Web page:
Educational psychologist Julia Dunlop considers the benefits of close links between early years practitioners and the parents of young children with additional needs…
In my other articles I have outlined ways in which early years practitioners can identify children’s additional needs and begin to take action. I have also examined the role of the SENCo in an early years setting. Now it is time to look at ways of establishing and promoting good relationships with parents – particularly with those parents whose children have additional needs.
Early years practitioners have long been aware that most parents have a deep commitment to their child’s development. Not only are parents the child’s first carers, they are also their offspring’s primary educators. Once an infant enters an early years setting, the role of carer and educator becomes shared for the first time with adults beyond the immediate family circle. Research tells us that young children achieve more and are happier when early years practitioners work closely together with parents – sharing observations and pooling ideas about how to promote learning and development. This is true for all children – whether or not they have additional needs.
The arrival of a new baby makes a major impact on any family. New parents go through a wide range of emotions as they adjust to the new life in their midst. These feelings will naturally include love and pride, but will also encompass anxiety, fear and frustration. With some new babies it is obvious from the start that there is a special need or disability. In other young children the additional need only becomes evident over time. When this happens, in addition to the emotions already mentioned, the parents are likely to experience feelings of panic, confusion, denial, resistance, loss and even grief. We need to remember, though, that all parents are individuals and will react in their own way and at their own pace.
A couple of generations ago parents of children with additional needs had few rights and their views were rarely sought or heard. One of the earliest suggestions that it might be beneficial for professionals and parents to work in partnership came in the 1978 Warnock Report on Special Educational Needs. The report stated: “Parents can be effective partners only if professionals take notice of what they say and how they express their needs, and treat their contribution as intrinsically important.”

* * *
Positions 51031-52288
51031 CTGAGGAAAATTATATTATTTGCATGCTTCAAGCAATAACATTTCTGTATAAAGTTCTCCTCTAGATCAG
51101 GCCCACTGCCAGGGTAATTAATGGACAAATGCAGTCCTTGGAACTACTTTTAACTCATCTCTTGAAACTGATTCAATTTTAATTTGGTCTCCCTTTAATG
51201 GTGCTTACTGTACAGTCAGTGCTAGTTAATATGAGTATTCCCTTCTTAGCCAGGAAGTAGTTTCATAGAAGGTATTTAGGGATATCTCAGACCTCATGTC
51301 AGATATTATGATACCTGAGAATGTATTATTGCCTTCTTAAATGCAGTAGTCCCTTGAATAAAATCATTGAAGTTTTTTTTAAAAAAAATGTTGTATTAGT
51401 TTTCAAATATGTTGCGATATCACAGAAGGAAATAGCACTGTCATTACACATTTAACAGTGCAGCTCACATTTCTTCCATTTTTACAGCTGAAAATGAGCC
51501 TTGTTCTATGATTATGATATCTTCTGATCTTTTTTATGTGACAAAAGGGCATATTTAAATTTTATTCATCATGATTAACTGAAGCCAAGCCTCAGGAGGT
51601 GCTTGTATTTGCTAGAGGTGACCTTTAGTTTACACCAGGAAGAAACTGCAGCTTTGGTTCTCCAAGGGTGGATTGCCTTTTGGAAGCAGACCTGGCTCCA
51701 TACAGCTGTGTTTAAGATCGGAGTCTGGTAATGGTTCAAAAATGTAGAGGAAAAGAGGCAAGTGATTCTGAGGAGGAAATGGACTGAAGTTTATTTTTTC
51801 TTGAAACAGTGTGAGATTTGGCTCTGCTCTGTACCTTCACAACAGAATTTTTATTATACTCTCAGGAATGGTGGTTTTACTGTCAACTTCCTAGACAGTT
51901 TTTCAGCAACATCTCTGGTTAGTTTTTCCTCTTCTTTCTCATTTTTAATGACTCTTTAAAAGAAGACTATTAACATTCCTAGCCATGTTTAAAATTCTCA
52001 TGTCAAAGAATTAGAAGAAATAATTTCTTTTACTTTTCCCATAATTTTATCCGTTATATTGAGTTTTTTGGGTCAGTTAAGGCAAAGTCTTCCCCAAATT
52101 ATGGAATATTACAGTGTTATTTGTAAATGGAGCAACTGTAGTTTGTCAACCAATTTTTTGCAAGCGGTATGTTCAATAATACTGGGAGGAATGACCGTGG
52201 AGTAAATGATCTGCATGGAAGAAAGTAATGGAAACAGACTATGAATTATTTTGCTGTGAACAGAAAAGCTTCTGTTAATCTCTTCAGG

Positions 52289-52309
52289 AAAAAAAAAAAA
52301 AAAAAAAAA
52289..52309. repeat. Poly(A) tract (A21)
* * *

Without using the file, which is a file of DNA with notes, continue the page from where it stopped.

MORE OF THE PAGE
More recently, in 2009, the Lamb Enquiry investigated parental confidence in the SEN system. The subsequent Lamb Report, which applies to settings as well as schools, noted that parental confidence could be maximised if:
● it was made clear by professionals that each child is valued as an individual
● professionals are responsive to each child’s needs and their educational issues
● the wider family context is acknowledged
● parents have access to knowledgeable front-line professionals.
The government’s Green Paper on SEN emphasised that “parents know their child best” and that “approaches which involve professionals working together with parents right from the start to support the child’s learning and development can have huge benefits for the child’s achievement and wellbeing. Learning from parents and sharing information with them can give professionals a much better understanding of how best to support a child.”
Perhaps we first need to consider what we mean by ‘effective’. The more balanced the relationship between practitioner and parent, the more effective the partnership. Bringing to bear complementary expertise in order to promote learning and development will ensure the best outcomes for the child.
In years gone by, professionals (early years practitioners included) adopted what could be described as an ‘expert’ model of working with parents. In this model the professional is assumed to have superior skills and knowledge than the parent and expected to take the lead and control any interaction – then take the credit for any success. The ‘expert’ model also assumes that the parent’s skills and knowledge are inferior and that they are dependent on the practitioner’s expertise. In contrast, the ‘helper’ model (put forward by Hilton Davis et al in 2002) assumes that practitioner and parent work together as closely as possible, collaborating equally and sharing ideas and expertise.